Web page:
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Get an Up Close Look at What Blue Whales Eat!

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Whale Watching

Thursday, August 05, 2010

Kera

Krill are a small, shrimp like, animal that blue whales feast on all year long. One might think that it must be impossible to get enough energy from eating such small, little animals. Or that they’d have to eat way more krill to get the same energy they’d get from just eating larger fish. As it turns out, its actually much more efficient to eat animals lower in the food chain than higher!

I remember watching a video in my high school science class where the question was posed: Which is better? Eating grain or feeding the grain to the chicken and then eating the chicken? Of course it would seem like feeding the grain to the chicken and then eating the chicken would give us more energy. However, it’s actually more efficient to just directly eat the grain. It’s better to eat the grain because as energy is transferred up the food chain, only 10% is usable. For example, if krill had 100 units of energy and a fish ate the krill, only 10 units of energy would be usable to the fish. If a whale then ate the fish, only 1 unit of energy would usable for the whale. In the case of the blue whale, by eating lower in the food chain, they’re able to obtain more energy per unit of food by skipping the fish and directly eating the krill. If they ate larger fish, they’d have to eat A LOT more fish to get the same amount of usable energy. Pretty much all of the larger animals eat lower in the food chain. Think of the whale shark. They don’t eat large animals like other sharks do…they filter feed on small plankton like the blue whale!

Don’t get my wrong; blue whales eat a lot of food. They can eat up to 40,000,000 krill a day! That is quite a bit of krill to be eating in one day. Luckily, the blue whale is well adapted to eat like that. For example, they have ventral pleats. These are like stretch marks under the chin that allows their throat to expand so they can take in a lot of water…roughly 17,000 gallons in each gulp. This is very useful when you’re filtering out small krill that are less than the size of a penny. Their baleen is also well adapted for catching the krill. Different whales will have different types of baleen. For example, the gray whale has very coarse baleen because they feed in the mud, and the bowhead has very long, thin, baleen because they eat tiny copepods.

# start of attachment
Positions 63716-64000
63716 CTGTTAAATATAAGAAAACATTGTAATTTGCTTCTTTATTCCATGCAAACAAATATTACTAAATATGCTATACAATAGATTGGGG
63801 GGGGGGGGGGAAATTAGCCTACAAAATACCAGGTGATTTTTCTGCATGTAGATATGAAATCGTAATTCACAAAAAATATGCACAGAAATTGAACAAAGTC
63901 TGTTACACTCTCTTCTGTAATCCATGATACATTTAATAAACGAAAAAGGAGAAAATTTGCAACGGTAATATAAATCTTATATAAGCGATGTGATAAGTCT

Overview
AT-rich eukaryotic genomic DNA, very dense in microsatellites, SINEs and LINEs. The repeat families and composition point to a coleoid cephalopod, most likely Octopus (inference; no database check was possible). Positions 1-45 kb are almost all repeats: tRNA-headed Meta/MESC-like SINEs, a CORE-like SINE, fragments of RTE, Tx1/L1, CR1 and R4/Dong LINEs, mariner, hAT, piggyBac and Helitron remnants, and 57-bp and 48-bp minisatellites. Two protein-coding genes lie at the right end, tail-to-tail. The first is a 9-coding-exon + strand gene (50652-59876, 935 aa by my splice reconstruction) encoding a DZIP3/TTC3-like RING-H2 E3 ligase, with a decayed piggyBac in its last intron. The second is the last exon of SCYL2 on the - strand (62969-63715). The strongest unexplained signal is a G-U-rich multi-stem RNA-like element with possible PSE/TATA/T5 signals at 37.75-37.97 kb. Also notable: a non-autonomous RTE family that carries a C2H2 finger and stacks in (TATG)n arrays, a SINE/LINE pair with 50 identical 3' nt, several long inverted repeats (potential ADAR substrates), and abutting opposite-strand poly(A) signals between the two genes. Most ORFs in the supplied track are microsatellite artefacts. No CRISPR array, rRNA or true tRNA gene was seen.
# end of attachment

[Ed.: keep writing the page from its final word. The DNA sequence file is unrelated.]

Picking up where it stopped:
Last week we got a good look at some of the krill found off of California. A couple times a year we’ll see large gatherings of the krill off the coast at the surface. Normally the krill lives in much deeper water, but when the currents are just right, it gets pushed to the surface. We were actually able to grab a sample last week and take a really good look at it. It was amazing to see how many of these krill there were! Sometimes when the krill is at the surface like this, we’ll also get to see the blue whales feeding at the surface with their mouth open and ventral pleats expanded. If you’re interested in trying to find blue whales feeding at the surface, join us on our daily whale watching trips!

Get an Up Close Look at What Blue Whales Eat!
A blue whale is feeding at the surface. Look closely for the ventral pleats. The whales throat is fully expanded as he rolls to the right.  | Kera Mathes
Get an Up Close Look at What Blue Whales Eat!
You can see how much of the whale was expanded as you get a better look at its backside.

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Bill

Thursday, September 02, 2010 01:48 PM

Great Blog Kera, but you should really rewrite your section about energy transfer. I had several students become really confused after they read this post. I have all my bio students read the blog roll. Thanks and keep up the good work.

Bill

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